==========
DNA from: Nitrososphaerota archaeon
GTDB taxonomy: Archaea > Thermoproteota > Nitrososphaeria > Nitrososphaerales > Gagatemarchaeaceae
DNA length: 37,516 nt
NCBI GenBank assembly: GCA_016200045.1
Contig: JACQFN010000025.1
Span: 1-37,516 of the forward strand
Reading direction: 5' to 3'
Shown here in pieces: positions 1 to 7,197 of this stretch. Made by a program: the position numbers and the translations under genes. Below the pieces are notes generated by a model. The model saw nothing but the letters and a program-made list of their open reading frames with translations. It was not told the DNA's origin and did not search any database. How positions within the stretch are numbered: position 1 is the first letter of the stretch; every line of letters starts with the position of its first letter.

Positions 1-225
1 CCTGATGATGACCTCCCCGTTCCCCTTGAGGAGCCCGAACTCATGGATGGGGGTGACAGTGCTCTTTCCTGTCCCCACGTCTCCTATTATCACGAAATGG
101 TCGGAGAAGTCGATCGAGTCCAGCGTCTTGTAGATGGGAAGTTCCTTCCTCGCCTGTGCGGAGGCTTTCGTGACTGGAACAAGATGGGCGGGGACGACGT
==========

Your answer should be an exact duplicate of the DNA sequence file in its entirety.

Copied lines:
DNA from: Nitrososphaerota archaeon
GTDB taxonomy: Archaea > Thermoproteota > Nitrososphaeria > Nitrososphaerales > Gagatemarchaeaceae
DNA length: 37,516 nt
NCBI GenBank assembly: GCA_016200045.1
Contig: JACQFN010000025.1
Span: 1-37,516 of the forward strand
Reading direction: 5' to 3'
Shown here in pieces: positions 1 to 7,197 of this stretch. Made by a program: the position numbers and the translations under genes. Below the pieces are notes generated by a model. The model saw nothing but the letters and a program-made list of their open reading frames with translations. It was not told the DNA's origin and did not search any database. How positions within the stretch are numbered: position 1 is the first letter of the stretch; every line of letters starts with the position of its first letter.

Positions 1-225
1 CCTGATGATGACCTCCCCGTTCCCCTTGAGGAGCCCGAACTCATGGATGGGGGTGACAGTGCTCTTTCCTGTCCCCACGTCTCCTATTATCACGAAATGG
101 TCGGAGAAGTCGATCGAGTCCAGCGTCTTGTAGATGGGAAGTTCCTTCCTCGCCTGTGCGGAGGCTTTCGTGACTGGAACAAGATGGGCGGGGACGACGT